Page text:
I am curious about which of the following choices is better for performance in regards to billboarding. I can either globally enable alpha testing for my entire app and have alpha testing be performed even on polys that I know are going to pass the test regardless. But I have noticed that the framerate drops a good enough percentage to cause me to be reluctant whenever I make a call to glEnable() in my drawing routines. Should I just alpha test the special polys that I want to have billboarded, or just alpha test everything? Is it general practice to avoid calls to GL state alterting commands like glEnable/disable during drawing? I have seen a lot of sample OpenGL apps make calls to glEnable/disable during drawing. Thanks for the info.
Hard to say. The performance hit from alpha testing depends on the number of pixels you draw, the hit from changing states depends on how often you change states. Generally, changing states is worse, but the only way to know for sure about any particular case is to profile it.
Yes you want to avoid both. You want to avoid extra state that causes overhead and you want to avoid changing state a lot. Just to make things interesting not all cards perform the same. With some alpha testing is free with others it costs a lot and with some it depends on the reference value. If that wasn’t bad enough just enabling and disabling the test costs different ammounts on different cards and this is in no way related to the cost of performing the fragment test. This is true for many types of state, are you having fun yet?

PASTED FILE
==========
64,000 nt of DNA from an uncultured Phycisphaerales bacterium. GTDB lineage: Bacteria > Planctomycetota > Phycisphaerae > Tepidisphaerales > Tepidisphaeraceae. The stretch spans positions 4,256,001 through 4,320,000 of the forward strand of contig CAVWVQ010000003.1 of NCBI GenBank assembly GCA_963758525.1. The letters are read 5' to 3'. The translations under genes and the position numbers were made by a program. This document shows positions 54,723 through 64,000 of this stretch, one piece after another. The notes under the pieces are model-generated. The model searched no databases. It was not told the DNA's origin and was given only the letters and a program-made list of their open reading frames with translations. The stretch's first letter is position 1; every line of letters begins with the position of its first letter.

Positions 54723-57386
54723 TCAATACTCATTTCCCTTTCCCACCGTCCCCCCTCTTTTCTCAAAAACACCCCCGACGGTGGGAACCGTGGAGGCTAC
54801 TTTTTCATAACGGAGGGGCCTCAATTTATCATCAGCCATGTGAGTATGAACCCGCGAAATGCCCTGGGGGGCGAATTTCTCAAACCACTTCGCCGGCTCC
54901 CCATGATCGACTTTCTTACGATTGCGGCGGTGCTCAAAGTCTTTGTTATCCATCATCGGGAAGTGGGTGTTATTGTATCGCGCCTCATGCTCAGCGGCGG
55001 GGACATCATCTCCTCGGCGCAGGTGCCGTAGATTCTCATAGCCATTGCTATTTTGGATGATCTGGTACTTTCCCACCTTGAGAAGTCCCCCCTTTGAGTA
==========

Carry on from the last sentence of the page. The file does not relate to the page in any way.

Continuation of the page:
One decent compromise is to minimize the state changes by drawing objects with the same state together. It’s called state sorting. Alpha wants to be sorted for zbuffer/blend aesthetic reasons anyway so for alpha the decision to draw together after opaque geometry is a particularly easy one to make.
Summary, draw all your billboards last and have a single call to enable alpha testing before you draw them and a single call to disable testing after they are drawn.
Stuff like transformation matrices may make the decision harder because you have to replicate some of the matrix work. In this situation you are trading alpha test state changes for matrix operation overhead. This is a classic state sort tradeoff issue and the answer can be different depending on the OpenGL implementation.
There are many other similar state issues and tradeoffs that have no black & white answers but creative compromises as solutions.
[This message has been edited by dorbie (edited 06-01-2002).]